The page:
Kansas Wheat Alliance (KWA) offers several K-State wheat varieties that can perform in any environment, for any type of producer. Great disease packages, drought resistance, acid soil tolerance and high yields are various aspects delivered in KWA varieties.
Even with many tribulations during the 2018 growing season due to drought and other weather conditions, KWA varieties still made it to the top of many performance tests across and outside Kansas.
One of KWA’s highest performing varieties this year and past years is Larry, a hard red winter wheat with high performance especially in the south central region of the state.
“If we look at south central Kansas from McPherson through Hutchinson and as far south as Conway Springs, and we look at harvest results from years 2015 to 2018, Larry was the highest yielding variety in south central Kansas, together with WB4303,” said Romulo Lollato, wheat and forage crop extension agent with K-State.
In that same region, Zenda, another hard red winter wheat variety from KWA, also ranked high on the list, especially in 2017.
“These are excellent results. We’re comparing with several other varieties, including private and other public varieties as well,” Lollato said.
“That’s why we suggest that a wheat producer should always diversify their varieties within their operation. Depending on the region, you may have drought stress or acid soils more often, head scab, or whatever your problem is, but you should be really trying to diversify your portfolio of varieties,” says Lollato.
Zenda has been called the “Everest replacement” due to its similarities with the well-known, older variety. It has the strengths of Everest but has better milling and baking qualities.
“Zenda brings forward a lot of the resistance to fusarium head blight (FHB) and some good resistance to barley yellow dwarf (BYD). It also addresses the Everest vulnerability to stripe rust, and that’s a big plus in some of those heavier stripe rust years,” said Erick DeWolf, K-State wheat disease specialist.
Zenda, like Everest, offers FHB tolerance, which makes it a good choice if you are going to plant it following corn. Its scab tolerance and good stripe rust tolerance make Zenda a great fit for a producer’s operation.
DeWolf says that if Everest has done well for you, then Zenda would be a more productive, stripe rust-resistant variety that is worth a look.
“Some of its strengths have been some of the best available resistance to fusarium head blight, barley yellow dwarf, leaf rust, powdery mildew, and it has Hessian fly resistance. That disease resistance has really helped it maintain its productivity in a lot of years,” De Wolf says.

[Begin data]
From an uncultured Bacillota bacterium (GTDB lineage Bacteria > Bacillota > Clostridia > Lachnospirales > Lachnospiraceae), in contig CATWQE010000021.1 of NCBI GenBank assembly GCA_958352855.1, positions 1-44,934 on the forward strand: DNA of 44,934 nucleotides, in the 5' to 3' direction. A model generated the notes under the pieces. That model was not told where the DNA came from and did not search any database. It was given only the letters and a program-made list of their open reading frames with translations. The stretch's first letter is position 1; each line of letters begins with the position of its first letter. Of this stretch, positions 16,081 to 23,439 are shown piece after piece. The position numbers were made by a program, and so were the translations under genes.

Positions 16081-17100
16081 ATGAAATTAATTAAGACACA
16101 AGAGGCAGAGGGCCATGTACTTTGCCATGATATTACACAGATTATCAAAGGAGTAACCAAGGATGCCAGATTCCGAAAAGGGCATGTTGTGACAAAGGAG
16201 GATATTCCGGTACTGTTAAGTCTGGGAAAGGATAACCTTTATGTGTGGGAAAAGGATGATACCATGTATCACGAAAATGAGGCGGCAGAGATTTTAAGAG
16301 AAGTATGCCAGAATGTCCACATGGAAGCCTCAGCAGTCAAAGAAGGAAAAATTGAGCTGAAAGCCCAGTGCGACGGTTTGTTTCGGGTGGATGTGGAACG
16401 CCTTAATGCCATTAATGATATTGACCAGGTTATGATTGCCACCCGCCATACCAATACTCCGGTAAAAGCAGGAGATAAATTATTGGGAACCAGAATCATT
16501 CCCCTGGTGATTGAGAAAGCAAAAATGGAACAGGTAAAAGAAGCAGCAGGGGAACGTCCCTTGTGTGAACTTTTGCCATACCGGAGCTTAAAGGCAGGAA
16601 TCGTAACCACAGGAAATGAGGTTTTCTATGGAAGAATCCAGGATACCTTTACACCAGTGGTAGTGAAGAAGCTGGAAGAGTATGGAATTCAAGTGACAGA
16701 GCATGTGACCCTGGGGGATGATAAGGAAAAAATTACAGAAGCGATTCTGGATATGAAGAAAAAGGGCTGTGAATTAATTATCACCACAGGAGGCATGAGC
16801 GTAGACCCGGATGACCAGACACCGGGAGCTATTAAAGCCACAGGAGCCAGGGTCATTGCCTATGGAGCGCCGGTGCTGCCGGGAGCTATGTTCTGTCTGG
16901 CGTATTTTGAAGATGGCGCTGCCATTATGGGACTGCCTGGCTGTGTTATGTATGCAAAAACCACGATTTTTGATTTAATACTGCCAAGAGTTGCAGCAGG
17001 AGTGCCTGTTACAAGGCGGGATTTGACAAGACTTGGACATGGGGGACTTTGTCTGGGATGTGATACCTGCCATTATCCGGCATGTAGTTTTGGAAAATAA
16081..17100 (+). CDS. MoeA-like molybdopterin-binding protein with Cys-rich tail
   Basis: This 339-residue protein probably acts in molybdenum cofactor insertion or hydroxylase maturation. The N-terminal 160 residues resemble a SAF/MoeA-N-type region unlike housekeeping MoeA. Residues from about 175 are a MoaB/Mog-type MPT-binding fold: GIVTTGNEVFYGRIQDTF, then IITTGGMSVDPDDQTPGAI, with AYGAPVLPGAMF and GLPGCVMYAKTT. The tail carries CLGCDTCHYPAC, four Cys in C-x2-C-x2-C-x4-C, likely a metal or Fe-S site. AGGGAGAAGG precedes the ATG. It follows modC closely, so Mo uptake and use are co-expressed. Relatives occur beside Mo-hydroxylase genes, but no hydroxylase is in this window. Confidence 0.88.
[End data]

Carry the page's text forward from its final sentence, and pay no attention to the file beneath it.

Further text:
Everest is best adapted for central and eastern Kansas, where many of the diseases mentioned by DeWolf are most problematic. Its replacement, Zenda, offers an improved quality profile as compared to Everest.
Tatanka offers good stripe and stem rust resistance, plus a resistance to soilborne mosaic. DeWolf says the rust resistance is important for western Kansas and so is its average drought tolerance. Another notable trait Tatanka offers is a high yield performance. In the 2018 K-State Wheat Performance Tests, Tatanka was in the top yielding group in Tribune and Decatur and was the top yielding variety in Larned.
Joe is a strong, hard white winter wheat option for western Kansas. It has had an exceptional yield record in recent years, and DeWolf says it’s one of the best adapted and most productive varieties that is available for growers in western Kansas.
Joe also offers an above average disease package with resistance to stripe rust and leaf rust.
Perhaps most notably, it also has some of the best available resistance to the wheat streak mosaic virus (WSMV).
Another KWA variety well-suited for the western part of the state is Oakley CL, a hard red winter wheat, which also has good resistance to WSMV. It is also strong on stripe rust resistance and is moderately resistant to leaf rust.
“When growers know they are in a high-risk area for wheat streak and want to plant a red wheat then Oakley CL is often what we direct them to because of its resistance to wheat streak mosaic,” DeWolf said.
DeWolf says the wheat streak resistance is not a silver bullet, though, and growers should be aware that the resistance doesn’t function at very warm temperatures.
KWA offers a number of other varieties with various traits to make them successful. It’s important to remember that each variety offers something a little different, and it’s good to diversify your wheat variety portfolio to make sure you are not exposed to one specific problem.
Lollato says, “I think within KWA we are offering a nice range of genetic diversity in our varieties, and if a producer wants to stick to KWA varieties, they have excellent options to diversify their portfolio.”